I bumped into an old friend of mine recently. We went to College together, and at that time, he was dating a much older woman than him. He was 20, she was 40. “Women of my age don’t attract me, I’ve got the impression to be with whining babies, while older women represent the real woman to my eyes” he said back then. Now, he’s still dating a woman who’s 15 years older than him, faithful to his idea.

He told me that this kind of relationship has one huge problem: its social recognition. “I don’t really care what people can say about us, but what is hurting me the most is the fact that my family doesn’t really accept it, especially my mother, who takes the culprit of being a bad mother because of my choice” he said.

This reminds me of my old director. She came once in our office devastated because her son decided to move in with the woman of his life. The problem was that this woman wasn’t exactly what my boss had hoped for her son. “He met her in his school, she was the one who was serving the dishes at their restaurant. She’s old, she’s fat, she’s gross, she’s simply eeewwwww. On top of that, she has already a kid with a convict. What was he thinking?” she said. She told me her daughter and everyone else in the school called her the grumpy whale, because she wasn’t exactly kind with the students. She made obviously an exception for my director’s son. He told her mom she was the one, and that she’d better not interfere in his decision. I wonder if he’s still living with her now…

This is a special example, but in my friend’s case, the woman he’s dating has nothing to do with a grumpy whale. The problem is just the age difference. He explained he got a lot of remarks about their relationship coming from his relatives, that goes something like this: “She’s too old to give you a baby”, “You don’t come from the same generation, how can you understand each other? “, “You’re at the beginning of your life, she’s already experienced tons of experience you need to discover by yourself”, “She looks like your mom, when you’re together, it’s just ridiculous”. And he told me that his partner also gets a lot of biased questions/advices about it, like for example”He will leave you for a younger one” or “He’s just a baby, you can only mother him”.

Age difference in a relationship shouldn’t be a problem if both of you share a lot of common points, the same goals in life, and a true understanding of each other. This is what my friend believes, and he’s right. If both of you are on the same wavelength, then age ain’t nothing but a number. Another friend of mine, who’s 30, is dating a 50-year old designer right now, and she said that of course, you have to share a lot of common points, but it’s better if you’re sexually compatible too.

So, would you date someone younger than you?

broken heart, celibacy, life, love, men, relationships, thoughts, women

I don’t want to know

My mom always told me when I was little and sensitive to the others’ comments about me not to care about what they say. “The most important thing you should consider is what you think, not what others think about you” she said. As one of my friends is struggling right now to make her family accept the man of her life, I just remember about what my mom said. My friend has found happiness with a guy who’s not from the same religion as her and also much older than her (but not as old as her dad). I’m happy for her, yet I know that most of her entourage isn’t exactly thrilled by this. She’s on the verge  of  cutting all contacts with them because she’s tired of their opposition to this union, and I don’t know if that’s a good solution.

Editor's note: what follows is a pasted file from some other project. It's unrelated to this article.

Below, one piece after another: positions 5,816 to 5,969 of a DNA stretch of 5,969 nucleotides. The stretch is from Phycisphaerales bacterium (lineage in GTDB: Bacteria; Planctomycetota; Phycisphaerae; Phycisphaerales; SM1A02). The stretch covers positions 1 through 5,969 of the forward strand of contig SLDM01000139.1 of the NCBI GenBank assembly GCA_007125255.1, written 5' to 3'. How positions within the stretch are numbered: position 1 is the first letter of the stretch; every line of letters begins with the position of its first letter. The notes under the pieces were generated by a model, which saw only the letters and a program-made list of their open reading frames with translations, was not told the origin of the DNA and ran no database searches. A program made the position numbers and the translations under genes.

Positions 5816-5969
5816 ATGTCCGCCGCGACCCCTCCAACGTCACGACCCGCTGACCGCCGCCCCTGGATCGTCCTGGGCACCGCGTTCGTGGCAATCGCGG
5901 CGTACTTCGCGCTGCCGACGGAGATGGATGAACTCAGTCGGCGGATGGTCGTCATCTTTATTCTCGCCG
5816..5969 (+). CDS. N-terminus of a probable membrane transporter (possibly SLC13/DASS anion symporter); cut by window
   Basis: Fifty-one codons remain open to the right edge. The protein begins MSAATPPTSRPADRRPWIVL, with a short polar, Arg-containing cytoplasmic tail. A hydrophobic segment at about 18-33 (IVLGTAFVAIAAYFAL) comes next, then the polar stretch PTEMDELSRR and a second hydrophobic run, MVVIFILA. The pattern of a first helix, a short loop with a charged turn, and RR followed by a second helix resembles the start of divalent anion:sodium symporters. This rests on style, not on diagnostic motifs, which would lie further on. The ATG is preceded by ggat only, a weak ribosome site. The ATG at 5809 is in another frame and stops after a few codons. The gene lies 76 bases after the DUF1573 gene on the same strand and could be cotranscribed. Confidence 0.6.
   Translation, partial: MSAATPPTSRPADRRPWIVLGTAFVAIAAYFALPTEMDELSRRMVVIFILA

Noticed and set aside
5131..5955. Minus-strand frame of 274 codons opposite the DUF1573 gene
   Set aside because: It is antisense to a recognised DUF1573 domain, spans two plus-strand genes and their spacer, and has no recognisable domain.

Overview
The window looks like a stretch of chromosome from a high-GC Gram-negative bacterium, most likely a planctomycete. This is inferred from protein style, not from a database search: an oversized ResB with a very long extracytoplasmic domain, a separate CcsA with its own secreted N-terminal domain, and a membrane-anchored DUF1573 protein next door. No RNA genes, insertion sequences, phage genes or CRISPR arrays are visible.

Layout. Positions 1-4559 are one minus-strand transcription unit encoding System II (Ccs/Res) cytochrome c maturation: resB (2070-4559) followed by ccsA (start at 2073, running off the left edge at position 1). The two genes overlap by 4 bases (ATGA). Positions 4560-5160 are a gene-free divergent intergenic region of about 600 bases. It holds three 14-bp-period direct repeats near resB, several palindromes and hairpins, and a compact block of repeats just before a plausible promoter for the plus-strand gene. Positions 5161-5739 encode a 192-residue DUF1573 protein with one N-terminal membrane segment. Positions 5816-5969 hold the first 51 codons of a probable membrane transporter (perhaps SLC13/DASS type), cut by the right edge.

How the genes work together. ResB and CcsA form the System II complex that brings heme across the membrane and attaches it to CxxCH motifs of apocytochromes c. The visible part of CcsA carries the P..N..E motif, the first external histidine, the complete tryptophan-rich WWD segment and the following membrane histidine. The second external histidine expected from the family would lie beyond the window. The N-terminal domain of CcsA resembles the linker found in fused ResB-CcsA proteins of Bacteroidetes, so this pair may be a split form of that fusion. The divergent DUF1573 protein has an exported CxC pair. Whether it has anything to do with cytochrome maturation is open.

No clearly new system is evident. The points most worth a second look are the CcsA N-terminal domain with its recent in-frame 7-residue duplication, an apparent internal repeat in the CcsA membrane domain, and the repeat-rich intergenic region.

Of course, you shouldn’t care much about what people say about you, but when it’s your friends and family against it, is it worth ignoring  what they say just because you love someone who’s not suitable for them?  Remember that love can make us blind, and that we can easily fall for the wrong guy. Maybe our entourage can see the obvious we can’t see. Maybe they could be totally wrong about the guy.

When should you listen to your entourage and when should you not?  Well, first, it depends on which exclusion criteria your entourage based his decision on your lover. Sometimes, you’ll be surprised to know the real motivation behind their opposition. “My best friend hated my ex and always told me he wasn’t right for me because we were completely opposite. But I didn’t agree with her at all, and didn’t understand why she said that, because I got along really well with my ex. When we broke up because we reached the end of our story, my ex told me she did try to make a move with him. She was jealous of me”F., 35, said. “My mom didn’t like my ex who was twenty years older than me because of that. She told me she found our couple just ridiculous and that I should date guys of my age. But I don’t like guys of my age, I just think they’re immature in general and we get along like cats and dogs. My mom is divorced and I haven’t known her any man in her life since she split with my dad. My ex had once to travel with her to join me abroad, and he told me that during the trip, she was a true sweetheart with him and tried to seduce him”G., 36, said.

Sometimes, their opposition can be just ridiculous. “My family didn’t like my ex because he was a fan of a rival football club” D., 31, said. “My friends think my man sucks because he works for a controversial politician” T., 30, said.

But sometimes, their opposition can be trusted. It’s legitimate for your family to worry if you’re dating an ex-convict (for murdering/rape/violence, not for just stealing or little stupid crimes), a junkie, a married man or a fanatic (if you’re not a fanatic yourself).  They can also be right about your lover because he’s a total loser who’s cheating on you and you’re the last to know about it.

So, have you ever listened to your family/friend’s advices regarding your lover? And have you ever bypassed their advice?